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Slow in, fast out.....


16 May 2003
Just getting myself mentally prepared for my first track day of this yr on Good Fri, thinking about driving technique etc. When they talk about slow in fast out for 911s, is it any different for any other "normal" car with engine in the front? ie slower in faster out? :?

I've been braking hard before turn in, let go of brake then turn in with kind of 1/2 throttle to maintain speed until apex then press on just past apex, am I doing it right? If so, why was that Golf kept over-taking me as if I was going backward!! :oops:

Migration info. Legacy thread was 25630
that's about right.....

braking shifts the weight up front.. ideal on our rear engined cars.... I guess you need to gradually raise you entry & exit speed based on the same principles... until it is that Golf that is going backwards... must really ask Sean what the 'next stage' is !

these electronically controlled cars can make it a 'bit' more idiot proof... but there is no substitute for raw driving... no doubt we can share 'potential' techniques next sunday !

although lets hope it doesn't rain !

Migration info. Legacy thread was 25631
Great info copied from Steve Rance another board below



As you approch the braking zone in a 911 you lightly press the brake pedal for probably 2/10s of a second to transfer the weight to the front of the car and load up the front wheels. Once loaded you brake harder and progressively keeping the weight over the front wheels - There is also something that you need to do with heal and toe but like I said I won't write a book - So just before turn in we have weight transfer smoothly from the rear to the front so we have lots of front end grip. This needs to be done smoothly or the front springs will 'bounce' the weight back to the rear and you are off big time. Now smoothly turn in and for a fraction on a second keep the brakes on to maximise weight transfer and therefore front end grip. We now have a high speed turn in, the front wheels have done thier job so we come off of the brakes quickly and at the same time start applying power. This transfers the weight to the rear of the car where we now need it. Feed the power gently through the apex and then harder so that you are flat near the exit and hey presto you've just had it all ways, a fast turn in, apex and exit.... Good drivers have been doing this for years in 911's. If you can fire the car into corners like this again and again, you win races. That is why the 911 in all of it's guises is one of the most prolific race winners of all time. It is also why more have also been stuffed into the armco or hedges than most other car. In the hands of a good driver the 911 is an incredible driving tool. Unfortunately it can also be a lethal weapon in the wrong hands.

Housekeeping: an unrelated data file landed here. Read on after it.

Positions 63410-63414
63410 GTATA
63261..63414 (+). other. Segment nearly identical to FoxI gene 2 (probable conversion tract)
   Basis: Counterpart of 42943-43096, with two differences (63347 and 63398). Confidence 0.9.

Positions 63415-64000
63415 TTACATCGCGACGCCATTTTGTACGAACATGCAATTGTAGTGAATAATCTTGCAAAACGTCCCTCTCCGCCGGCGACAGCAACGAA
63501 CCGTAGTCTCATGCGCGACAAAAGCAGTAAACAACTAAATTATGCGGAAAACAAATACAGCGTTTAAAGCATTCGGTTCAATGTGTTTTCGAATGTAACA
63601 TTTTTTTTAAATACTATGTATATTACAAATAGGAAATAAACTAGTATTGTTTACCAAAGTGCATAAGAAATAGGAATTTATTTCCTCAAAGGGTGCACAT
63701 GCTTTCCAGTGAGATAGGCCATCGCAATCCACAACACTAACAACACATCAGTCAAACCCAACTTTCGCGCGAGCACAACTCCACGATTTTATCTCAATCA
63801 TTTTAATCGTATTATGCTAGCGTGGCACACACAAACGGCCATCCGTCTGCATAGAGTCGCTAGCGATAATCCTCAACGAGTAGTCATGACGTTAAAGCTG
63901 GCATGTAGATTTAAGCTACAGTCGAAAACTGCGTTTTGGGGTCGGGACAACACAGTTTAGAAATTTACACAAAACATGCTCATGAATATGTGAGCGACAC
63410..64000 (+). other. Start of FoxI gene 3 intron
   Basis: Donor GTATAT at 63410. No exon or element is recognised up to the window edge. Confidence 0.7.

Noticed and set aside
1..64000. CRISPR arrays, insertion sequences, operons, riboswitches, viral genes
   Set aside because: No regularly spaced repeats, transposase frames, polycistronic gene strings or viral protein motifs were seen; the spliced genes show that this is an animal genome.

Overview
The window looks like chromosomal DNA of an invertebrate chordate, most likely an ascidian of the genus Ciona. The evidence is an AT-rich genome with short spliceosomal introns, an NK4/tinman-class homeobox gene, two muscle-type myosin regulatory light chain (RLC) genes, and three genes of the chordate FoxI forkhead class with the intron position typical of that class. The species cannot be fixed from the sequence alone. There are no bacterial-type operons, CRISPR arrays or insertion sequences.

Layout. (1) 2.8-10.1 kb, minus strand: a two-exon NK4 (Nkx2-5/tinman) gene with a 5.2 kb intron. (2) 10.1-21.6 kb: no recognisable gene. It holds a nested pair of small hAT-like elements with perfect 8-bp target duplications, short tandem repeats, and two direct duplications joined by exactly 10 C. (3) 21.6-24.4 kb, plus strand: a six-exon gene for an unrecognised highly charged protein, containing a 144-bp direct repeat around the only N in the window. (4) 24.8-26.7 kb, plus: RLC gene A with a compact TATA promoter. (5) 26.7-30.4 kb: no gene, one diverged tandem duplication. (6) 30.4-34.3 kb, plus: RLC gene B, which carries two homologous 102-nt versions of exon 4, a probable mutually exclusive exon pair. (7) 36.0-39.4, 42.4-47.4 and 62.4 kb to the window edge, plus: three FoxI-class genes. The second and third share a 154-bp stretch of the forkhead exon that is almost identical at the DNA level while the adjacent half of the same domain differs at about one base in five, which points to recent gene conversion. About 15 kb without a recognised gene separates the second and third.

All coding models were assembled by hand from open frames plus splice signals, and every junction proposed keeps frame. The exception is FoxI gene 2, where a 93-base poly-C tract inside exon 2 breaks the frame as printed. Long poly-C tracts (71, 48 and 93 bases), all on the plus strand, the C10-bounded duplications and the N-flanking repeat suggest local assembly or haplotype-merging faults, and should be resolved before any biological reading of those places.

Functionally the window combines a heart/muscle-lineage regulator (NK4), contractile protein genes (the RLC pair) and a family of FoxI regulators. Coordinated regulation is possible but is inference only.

Ok, the 911 drivers here will know that the car is prone to trigger the ABS on the front wheels during heavy braking even on the very grippy cup tyres. The stiffer and more agressive you set up ( in terms of spring rate, shock rate and neg camber) the more pronounced the problem, the baking zone is extended as grip is lost, the weight transfers back off of the front axle and understeer on turn in will follow. This problem is compounded if the driver doesn't load up the front of the car by an initial relatively light application of the brake. To get around this the driver should bang in heal and toe downchanges as soon as the car is settled under braking and as soon as your engine revs allow. There is substantial amount of engine braking available during this time (especially if the car is fitted with sticky tires) in addition to be normal braking process. This process helps to further load up the nose prior to turn in. This 'double' braking techinque techinque is employed by some front running Carrera cup drivers, especially Richard Westbrook who uses this techinque to very good effect.

Migration info. Legacy thread was 25639
Thanks, that's a great write up, concise and down to the point. Plenty for me to practice and try next wk. Watch out everybody, I'll be going fast in and fast out....even GT£/RSs will stand no chance... :oops:

Migration info. Legacy thread was 25654

Yeah Yeah.

The sercret of a 911 is to finish your breaking before the run in, and get back on the power and gradually feed it in. The other secret in a 911 is never give it full acceleration until the wheel is almost straight.

Also when you brake brake gently in the first instance so the weight slowly moves forward and the front tyres dig in and then brake harder.

Unfortunetly Richard Westbrrok won;t be there as he is racing in the supercup at the Bahrain GP, but he will be at the Bedford evenings that at Porsche only and <30 cars throughout the year so if you want instruction of a pro, he is the one.

Also Steve Rance is a pro driver who attends every Fastrak event and he is on hand to help out. If you want an intro let me know and I will help out.

Cheers Sean

Migration info. Legacy thread was 25664

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